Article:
Juche is the principle of self-reliance that is the foundation of North Korean ideology. Arirang is the name of a famous Korean song, sometimes sung as an ode to reunification, and has also been used as the name of the Mass Games held in Pyongyang.

And now, the poem:

On seeing his cabin on Mt. Paektu
Abune a cauld and mirky brae,
o’ Paektu’s snaw, aneath the skies,
whar Kim Jong-il th’ bairn is frae,
a cozie, hamely haddin’ lies.

It hears at dawe the birdie’s sang,
tha’ echoes ben the gracefu’ morn.
Sae hinny as he flees amang,
Th’ pine, th’ larch, th’ spruce
– th’ thorn.

O haddin’! Bigg’t by daddie Kim!
Frae timmer made: Ye stand sae straught!
Me heart’s astir wi’ thoughts o’ him,
Wha me to grit Pyongyang hae brought.

But now, waesacks! His banes gae stiff!
An’ cauld as airn; He’s here nae more!
I’m wearie, fill’t with dool an’ grief!
Me fiere, me daddie’s, left the shore!

O! Kim Il-sung, I’m fidgin-fain
For ye! An’ though ye’ve now passed on,
I’ll see your haddin’ when ye’re gaen,
And ken tha’ Juche isna faun.

And sae, thegither, teuhgly stan’
a-fiel’! We, wi’ blithe spirits all!
For bonnie is the Arirang,
O! Kim Il-sung! We hear your call!



The new ride

An ill-starred taxi ride recently left me without a commuter bike. Lesson learned: When taking a taxi, always get a receipt. Without one, the Bashi Taxi Company proved unable to recover my beloved Dahon Boardwalk, folded and placed in the trunk. It had recently been converted into what I dare say was China’s only fixed-gear folding bike.

Wu Xiaohai, the manager of Devil Bikes on Jiangning Lu, had been the man behind that fixed conversion, and his condolences on the loss were sincere. Then he showed me this (click to enlarge):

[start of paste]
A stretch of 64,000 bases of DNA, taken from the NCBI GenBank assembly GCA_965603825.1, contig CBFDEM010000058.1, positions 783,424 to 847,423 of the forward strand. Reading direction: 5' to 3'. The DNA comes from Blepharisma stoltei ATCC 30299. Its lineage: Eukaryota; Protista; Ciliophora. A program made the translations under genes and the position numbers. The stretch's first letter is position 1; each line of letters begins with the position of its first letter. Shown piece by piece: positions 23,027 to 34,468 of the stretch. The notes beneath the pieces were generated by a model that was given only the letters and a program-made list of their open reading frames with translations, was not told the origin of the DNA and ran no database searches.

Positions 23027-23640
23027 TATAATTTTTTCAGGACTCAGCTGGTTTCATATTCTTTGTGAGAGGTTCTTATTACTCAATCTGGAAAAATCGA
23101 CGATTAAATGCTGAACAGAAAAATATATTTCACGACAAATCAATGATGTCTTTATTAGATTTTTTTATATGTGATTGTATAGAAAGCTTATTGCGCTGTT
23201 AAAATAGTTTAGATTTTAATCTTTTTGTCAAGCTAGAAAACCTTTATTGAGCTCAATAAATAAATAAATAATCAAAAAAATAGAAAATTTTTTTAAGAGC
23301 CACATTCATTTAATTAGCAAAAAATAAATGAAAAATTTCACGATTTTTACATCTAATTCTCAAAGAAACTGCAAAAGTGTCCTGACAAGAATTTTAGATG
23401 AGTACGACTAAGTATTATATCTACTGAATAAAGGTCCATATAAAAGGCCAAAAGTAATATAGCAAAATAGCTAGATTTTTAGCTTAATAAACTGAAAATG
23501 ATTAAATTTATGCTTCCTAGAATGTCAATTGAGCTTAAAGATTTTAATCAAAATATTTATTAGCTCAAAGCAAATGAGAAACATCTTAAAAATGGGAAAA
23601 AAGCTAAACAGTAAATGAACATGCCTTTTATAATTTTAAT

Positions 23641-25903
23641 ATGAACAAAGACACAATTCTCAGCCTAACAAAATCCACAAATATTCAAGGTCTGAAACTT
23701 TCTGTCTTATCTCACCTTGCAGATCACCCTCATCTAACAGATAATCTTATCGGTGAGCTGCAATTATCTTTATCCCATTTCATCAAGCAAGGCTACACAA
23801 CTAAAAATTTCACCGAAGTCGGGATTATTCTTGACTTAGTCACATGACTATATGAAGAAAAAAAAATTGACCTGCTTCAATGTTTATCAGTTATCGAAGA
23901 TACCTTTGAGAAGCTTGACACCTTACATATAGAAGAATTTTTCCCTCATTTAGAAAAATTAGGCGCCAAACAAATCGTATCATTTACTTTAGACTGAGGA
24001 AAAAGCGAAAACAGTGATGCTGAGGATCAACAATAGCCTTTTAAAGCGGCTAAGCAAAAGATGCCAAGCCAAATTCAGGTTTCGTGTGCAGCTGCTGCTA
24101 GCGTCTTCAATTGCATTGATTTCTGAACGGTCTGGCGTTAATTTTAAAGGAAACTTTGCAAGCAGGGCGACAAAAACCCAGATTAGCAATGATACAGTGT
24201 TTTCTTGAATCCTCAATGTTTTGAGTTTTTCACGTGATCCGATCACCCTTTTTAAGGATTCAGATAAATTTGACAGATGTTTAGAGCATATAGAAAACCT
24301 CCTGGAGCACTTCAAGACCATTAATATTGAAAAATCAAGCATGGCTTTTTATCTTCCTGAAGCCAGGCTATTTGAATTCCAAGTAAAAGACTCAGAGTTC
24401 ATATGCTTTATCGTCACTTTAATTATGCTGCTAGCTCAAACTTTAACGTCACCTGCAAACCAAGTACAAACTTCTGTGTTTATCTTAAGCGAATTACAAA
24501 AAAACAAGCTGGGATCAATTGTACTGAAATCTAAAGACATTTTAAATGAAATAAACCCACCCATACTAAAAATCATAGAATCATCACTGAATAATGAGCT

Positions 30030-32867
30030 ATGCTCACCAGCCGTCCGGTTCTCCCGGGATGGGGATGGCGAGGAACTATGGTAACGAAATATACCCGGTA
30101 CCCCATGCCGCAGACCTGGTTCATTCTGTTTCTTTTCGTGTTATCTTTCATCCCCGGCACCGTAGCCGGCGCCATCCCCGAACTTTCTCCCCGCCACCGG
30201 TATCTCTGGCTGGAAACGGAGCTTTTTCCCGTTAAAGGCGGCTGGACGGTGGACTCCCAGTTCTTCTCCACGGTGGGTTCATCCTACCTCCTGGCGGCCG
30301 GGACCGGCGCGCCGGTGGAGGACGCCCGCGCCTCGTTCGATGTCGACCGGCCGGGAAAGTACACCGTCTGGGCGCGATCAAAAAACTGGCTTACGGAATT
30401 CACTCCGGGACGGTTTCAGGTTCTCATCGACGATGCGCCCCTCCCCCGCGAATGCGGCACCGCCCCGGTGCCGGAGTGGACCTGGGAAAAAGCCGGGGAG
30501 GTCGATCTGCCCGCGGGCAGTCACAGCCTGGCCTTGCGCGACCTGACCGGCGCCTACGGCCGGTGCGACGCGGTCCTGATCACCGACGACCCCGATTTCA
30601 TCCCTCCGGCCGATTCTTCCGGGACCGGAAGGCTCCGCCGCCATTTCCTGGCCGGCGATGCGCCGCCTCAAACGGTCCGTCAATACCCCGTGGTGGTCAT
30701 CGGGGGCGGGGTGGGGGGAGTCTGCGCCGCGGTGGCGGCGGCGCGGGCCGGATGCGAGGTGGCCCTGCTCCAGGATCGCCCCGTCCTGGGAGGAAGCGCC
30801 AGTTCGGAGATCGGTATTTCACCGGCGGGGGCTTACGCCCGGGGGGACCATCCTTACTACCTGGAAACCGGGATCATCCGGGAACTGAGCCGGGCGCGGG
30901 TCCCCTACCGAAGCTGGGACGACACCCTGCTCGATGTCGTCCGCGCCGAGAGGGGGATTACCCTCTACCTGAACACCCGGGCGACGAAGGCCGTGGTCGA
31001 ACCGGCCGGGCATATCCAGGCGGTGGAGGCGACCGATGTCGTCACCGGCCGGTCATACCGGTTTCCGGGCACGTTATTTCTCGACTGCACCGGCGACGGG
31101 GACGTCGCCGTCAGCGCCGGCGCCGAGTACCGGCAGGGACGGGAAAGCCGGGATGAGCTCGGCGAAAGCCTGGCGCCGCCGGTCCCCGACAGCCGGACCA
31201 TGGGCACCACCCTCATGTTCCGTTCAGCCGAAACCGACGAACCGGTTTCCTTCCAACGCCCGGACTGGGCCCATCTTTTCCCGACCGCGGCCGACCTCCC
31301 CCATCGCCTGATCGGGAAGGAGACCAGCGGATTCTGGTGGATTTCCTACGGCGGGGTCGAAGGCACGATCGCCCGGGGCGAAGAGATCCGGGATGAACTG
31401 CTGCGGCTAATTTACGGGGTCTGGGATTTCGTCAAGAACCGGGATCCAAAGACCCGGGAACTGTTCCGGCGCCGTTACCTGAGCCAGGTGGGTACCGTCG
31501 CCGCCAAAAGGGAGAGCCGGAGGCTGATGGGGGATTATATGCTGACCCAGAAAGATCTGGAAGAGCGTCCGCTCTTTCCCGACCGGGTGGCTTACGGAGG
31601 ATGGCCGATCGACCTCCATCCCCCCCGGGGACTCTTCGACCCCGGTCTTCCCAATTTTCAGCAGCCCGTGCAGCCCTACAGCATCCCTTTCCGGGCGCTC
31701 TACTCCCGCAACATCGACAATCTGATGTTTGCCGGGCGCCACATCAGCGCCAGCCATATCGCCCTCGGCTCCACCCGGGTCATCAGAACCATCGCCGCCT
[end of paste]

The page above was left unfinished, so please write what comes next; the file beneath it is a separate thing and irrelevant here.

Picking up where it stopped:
The bike is made by TNT, a Taiwanese company with no apparent web presence. They specialize in what are known as “minivelos”: rigid road and mountain bike frames built for 20″ wheels (BMX size). TNT’s frames are all-aluminum, and include such nifty features as generous clearance for fat tires and fenders, and disc brake mounts. The frameset, including fork, sells at Devil Bikes for RMB780 (US$114).

The Brooks saddle, lifted from my ernai Jamis (now suffering from pangs of jealousy), was my own addition. The rest was built up as Wu saw fit.

I had not been aware of minivelos, which I understand are enjoying some popularity in Japan. They combine the quick steering and all-around fun of a small-wheeled bike with the solidity of a rigid frame. Plus, they’re small enough to fit in the back of a taxi with an easily removed wheel. Just don’t forget your receipt.


Don’t believe a word

Any visitors to this blog (there, I’ve said it) have no doubt noticed a distinct lack of activity in recent months. That’s mostly due to my resources being focused on this magazine and blog. Much to my surprise, however, I’ve found this site continuing to draw a steady stream of visitors.

Worryingly, many — particularly over the Olympics — seem to have come to view my inaccurate and generally useless “analysis” of air pollution indices in Hong Kong and Beijing. I tracked down the origin of many of those visitors to Wikipedia’s Air Pollution Index page. Apparently, someone thought that a random entry on a blog, prefaced by an explicit warning not to rely on the subsequent information, was a good source of information on the topic.

I like Wikipedia (I particularly enjoyed reading that the Shanghai World Financial Center was built “on the dreams of a few ‘Nam vets” — a phrase that has since been removed), and the fact that the entry on APIs was changed (not by me) is a good sign that the Wikipedia model generally works. But I still don’t quite understand how someone would add my API discussion in the first place. And thanks to its brief spot on Wikipedia, that page is now the top search result on Google for air pollution index beijing. Yikes!


Musings on peanut butter

I’m a big fan of China’s many regional cuisines, which provide a nearly endless array of mouth-watering dishes: solid, proletarian Beijing dumplings, grilled lamb skewers from Muslim western China, delicately steamed fish from Hong Kong, sweet Shanghainese “red-cooked” pork, fantastic green vegetables from just about everywhere, and, my favourite, the exquisite “numb-spicy” dishes of Sichuan.